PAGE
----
stammtein dem der Nasal biswilen... eine Umwandlungder Aspirate in
die Media veranlasst."16 " The derivationis veryuncertain. Th highest
possibilitylies in that it as indu originatesfromthe root indh in which
the nasal causes an occasional change of aspirate in the middle". (Tr.
as has been already pointedout by
by us. ) In Grassmann's interpretation,
of Yska,
Charpentier,we observethatthe two of the thirteen
interpretations
i. e. indrahas been formedfromindu as well as fromindh9have been combined intoone. Bergaigne,Bollensenhold more or less the same opinion
as Grassmann.
( v ) Bezzenbergerputs Zend andra (indra), Pehl. andar and Slav.
indraon the same par. He opines that* ant = Skt. nad ( fromwhich indra
has been derived). But Bezzenbergesviewhas not been supported by any
otherscholar.17
( vi ) CharpentierfindsJacobi'sview( i-nr)18accepable, butat thesame
timeputsforwardhis own hypothesis:
"
aus alterem* in- ra zu erkl( vii) Also wre indramglicherweise
ren, was sich dann ist einwardfreimit avp,vSp- zusammenstellenliesse.
Auch der Bedeutuugwegenwre eine derartigeZusammenstellung
gut verwandbar, wus sich besondersdurch das abgeleiteteindriya-, Manneskraft
.beweisen lsst"19 Indra aiso could possibly be interpreted
to be formed
from
then
it
can
ba
with
in-ra,
satisfactorily grouped
vrjp,vSp-. For the
sake of meaningalso such a groupingis well-thoughtof which particularly
' derived fromit. " Tr.
lets itselfprove throughindriya c manlyvirility
by
(
us. ) Charpentierthinksmoreor less in the same light as Roth and Bhtunlikemanyscholars,thinksthatthe word indrais
lingk. That Charpentier,
originallynot Vedic and maybe linkedup withparallel Greek worksgivesit
a muchbroaderperspective.
( viii) Hermann Gntert20holds that the basis of indra lies in * old
'
4
meaning to swell and he also givesplausibleexplanationof n and r occurring in theword. R. N. Dandekar findsGilntert'sviewthe mostconvincing.21
18 op.oit. p. 3.
17 op,cit,pp.4-5.
19 op. cit. p. 5.
18 Already
reterred
to.
20 See Hermano
Gntert
: DerarischeWeltknig
undHeiland, Haale (Saale) 1923,
pp.13-14.
81 See R. N. Dandekar: VedioMythological
Tracts, Delhi,1979,p. 186#

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Annals BORI, LXXVI ( 1995 )

(ix) Hillebrandtrefersto the opinionsof severalscholarsin thisregard


but prefersnot to give any of his own : " Mythologischhat all dies wenig
Wert. Indras Name ist der Inbegriffaller Kraft."22 " Myhologicallyall
99
thesehave littlevalue. Indra's name is the embodimentof all strength
. ( Tr.
us.
)
by
"
( X) For Benveniste'sview we quote Keith : Benvenistesuggestswith
Kretschmerthat the name of Indra is borrowedfrom Hittiteor Luwi, but
asserts thatthereis no proof that Innara* in Hittitewas a divine name."23
Keith refusesto accept Benveniste'sview and comments," If the base of
Indra is Indo-European, it seems whollyunnecessaryto find in it a Hittite
loan-word."24
( xi ) L. A. Waddel observes a link between SumerianKing In-Dar *
ln-Duru or In-Dur withthe Vedic Indra. u His ( i. e. King's ) personalname
was Dur or Tur withthe prefixof ' King or ' Lord * ( In
in Sumerian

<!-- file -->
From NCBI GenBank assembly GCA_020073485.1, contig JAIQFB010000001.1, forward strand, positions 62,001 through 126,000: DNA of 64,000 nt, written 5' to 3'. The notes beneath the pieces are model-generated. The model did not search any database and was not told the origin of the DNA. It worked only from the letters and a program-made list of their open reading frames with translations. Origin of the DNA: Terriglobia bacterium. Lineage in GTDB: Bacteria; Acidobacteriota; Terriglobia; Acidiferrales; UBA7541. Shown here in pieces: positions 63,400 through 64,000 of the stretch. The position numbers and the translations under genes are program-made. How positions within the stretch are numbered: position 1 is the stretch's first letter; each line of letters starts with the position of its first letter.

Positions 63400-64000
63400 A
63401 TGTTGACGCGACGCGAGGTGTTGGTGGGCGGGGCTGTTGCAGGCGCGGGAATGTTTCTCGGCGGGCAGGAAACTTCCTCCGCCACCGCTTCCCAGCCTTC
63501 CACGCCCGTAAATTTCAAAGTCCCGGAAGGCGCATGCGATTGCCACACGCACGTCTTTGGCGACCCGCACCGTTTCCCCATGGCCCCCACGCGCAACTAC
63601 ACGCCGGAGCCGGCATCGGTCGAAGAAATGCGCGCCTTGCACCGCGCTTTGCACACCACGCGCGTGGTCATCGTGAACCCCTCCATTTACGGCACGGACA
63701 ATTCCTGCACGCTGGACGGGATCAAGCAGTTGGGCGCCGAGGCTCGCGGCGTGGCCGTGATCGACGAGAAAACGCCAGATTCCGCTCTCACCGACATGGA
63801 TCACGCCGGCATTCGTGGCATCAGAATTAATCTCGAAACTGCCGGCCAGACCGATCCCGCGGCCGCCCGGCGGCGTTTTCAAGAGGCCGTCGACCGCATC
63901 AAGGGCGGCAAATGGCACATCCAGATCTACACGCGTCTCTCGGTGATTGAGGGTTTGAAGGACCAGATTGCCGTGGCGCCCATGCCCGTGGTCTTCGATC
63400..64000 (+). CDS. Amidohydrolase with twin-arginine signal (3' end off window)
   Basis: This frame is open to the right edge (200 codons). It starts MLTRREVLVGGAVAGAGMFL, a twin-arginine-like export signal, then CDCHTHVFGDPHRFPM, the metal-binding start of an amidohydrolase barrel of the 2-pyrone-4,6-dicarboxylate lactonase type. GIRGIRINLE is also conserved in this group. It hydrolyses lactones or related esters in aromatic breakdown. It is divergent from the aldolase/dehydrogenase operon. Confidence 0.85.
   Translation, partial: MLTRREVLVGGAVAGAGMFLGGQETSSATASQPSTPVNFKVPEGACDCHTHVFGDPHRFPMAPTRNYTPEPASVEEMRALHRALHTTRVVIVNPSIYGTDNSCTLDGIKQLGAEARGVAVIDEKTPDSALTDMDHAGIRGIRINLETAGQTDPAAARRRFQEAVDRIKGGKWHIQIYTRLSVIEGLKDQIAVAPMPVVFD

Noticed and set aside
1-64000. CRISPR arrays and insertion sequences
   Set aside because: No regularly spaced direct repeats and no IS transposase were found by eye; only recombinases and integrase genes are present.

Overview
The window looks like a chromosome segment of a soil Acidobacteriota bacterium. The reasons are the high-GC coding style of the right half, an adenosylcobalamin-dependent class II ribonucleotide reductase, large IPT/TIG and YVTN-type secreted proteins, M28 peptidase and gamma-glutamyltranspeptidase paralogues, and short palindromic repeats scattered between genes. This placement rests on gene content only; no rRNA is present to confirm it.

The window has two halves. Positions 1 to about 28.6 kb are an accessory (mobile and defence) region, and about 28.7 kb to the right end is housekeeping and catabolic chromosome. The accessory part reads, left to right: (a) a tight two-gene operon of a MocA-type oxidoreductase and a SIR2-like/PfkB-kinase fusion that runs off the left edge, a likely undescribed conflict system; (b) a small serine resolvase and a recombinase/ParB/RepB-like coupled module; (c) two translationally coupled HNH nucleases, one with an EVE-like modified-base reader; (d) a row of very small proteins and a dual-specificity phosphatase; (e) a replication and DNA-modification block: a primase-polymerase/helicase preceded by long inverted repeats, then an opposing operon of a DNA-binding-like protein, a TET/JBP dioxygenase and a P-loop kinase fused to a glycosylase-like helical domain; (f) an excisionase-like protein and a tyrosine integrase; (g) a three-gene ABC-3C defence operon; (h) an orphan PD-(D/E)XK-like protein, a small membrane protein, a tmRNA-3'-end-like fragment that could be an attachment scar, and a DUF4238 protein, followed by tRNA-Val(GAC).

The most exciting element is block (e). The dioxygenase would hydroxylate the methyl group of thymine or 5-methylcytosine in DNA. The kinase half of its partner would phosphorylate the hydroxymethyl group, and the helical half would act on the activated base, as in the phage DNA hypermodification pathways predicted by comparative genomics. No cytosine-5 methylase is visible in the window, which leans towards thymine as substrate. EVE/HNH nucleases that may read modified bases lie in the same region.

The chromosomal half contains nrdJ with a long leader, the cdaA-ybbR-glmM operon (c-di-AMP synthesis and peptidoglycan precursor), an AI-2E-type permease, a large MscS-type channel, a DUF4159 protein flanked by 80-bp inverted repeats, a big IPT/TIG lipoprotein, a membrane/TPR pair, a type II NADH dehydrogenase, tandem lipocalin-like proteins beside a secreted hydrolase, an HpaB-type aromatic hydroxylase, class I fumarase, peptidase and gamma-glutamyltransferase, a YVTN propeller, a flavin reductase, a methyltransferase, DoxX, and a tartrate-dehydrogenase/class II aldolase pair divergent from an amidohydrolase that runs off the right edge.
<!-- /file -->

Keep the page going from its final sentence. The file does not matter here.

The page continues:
or Ash or An), it was In-Dar, In-Duru or In-Tur i. e. the King Dar, King
Dur or Tur. "25
aa Alfred
Hillebrandt
: VedischeMythologie
II, Breslau,
1902,p. 148.
" ( Indian Culturevol. 193483 ForBenveniste's
viewA. B. Keith's" IndraandVrtra
,
1,
5 ) hasbeenconsulted.
u op.cit.p. 463
thatthedifferent
Benveniste's
opinion
suggests
peoplesof thearchaicworld- the
theSumerians,
theMittannis,
theIndo-Europeans
etc.- werenot estranged
Hittites,
there
wasinter-trafficking
eachother
between
thesepeoples.
from
but,on thecontrary,
boundtobesurprised
andsimultaneously
Oneis, however,
to be drawn
tempted
thattheHittiteInnarandIndianIndra havelinguistically
theconclusion
towards
a
base. But,oneis definitely
barredfromdrawing
sucha conclusion
as so far
common
evidence
hasbeenfound
initsfavour.
WequotebelowAnnalies
nolinguistic
Kammen= KALAdifferent
to theHittiteinnorauutar
whowhileclassifying
huber
godsrelated
GottIndra(R HA 46.118) ist mitgutemRecht
TAR observes:" Der indische
verbannt
worden,Mnchener
Studiumzur Sprachwissens
aus derDiskussion
, Heft3, 1953,1958,p. 28 " "TheIndiangodIndra( R H A 46. 118) has been
chaft
thisdiscusin.(Tr. byus.)
from
excluded
rightly
AlsoseeEdwardDietz Otto: Reallexikonder Assyriologieund Vorderasia
tischenArchologie
( vol.V,NewYork,Berlin,
1976-80,
p. 96). FromJaanPuhvel's
HittiteEtymological
Dictionary( vol.I, MoutonPublishers,
Berlin,NewYork,
1984) is shownbelowthesimilarity
ofmeaning
andsoundeffect
between
Amsterdam,
derivatives
andIndianIndra;
Innarinitsdifferent
Hittite
" explicitly,
on one's own( account
Innara
willfully,
purposely,
), of
" 366.
one'sownaccord
p.
" makestrong,
strengthen " p. 367
In(n)arah(h)~
"
?
be
or
innarawai
Innarai-(?)
( )
strong "p. 367
strengthen " p. 370
Innarauwah(h)- " makestrong,
seemstomean" sexually
Innarawant
potent " p. 372
85 L. A. Waddel,TheMakersof Civilisationin Bace and History(S. Chand&Co
1968,p. 79).

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Chakravrty s On theEtymologyof theword' ndra '

31

9
'
( xii) Mayrhoferthinksthat ndra is originallyan adjective meaning
'
'
strong,powerful and linksit up withthe serbocroatjedar *full, powerful,
'
"
strong
Wegen indriyamund indra in der Bedeutung,,Frst, Erster
scheint Indrah ein altes Adejektivumfr... stark, mchting" zu sein,
weshalbsich Zusammestellung
mitserbokroatjedar voll,krftig,
stark( aksL
"
*
jedr < * indro- s ? > empfielt. 26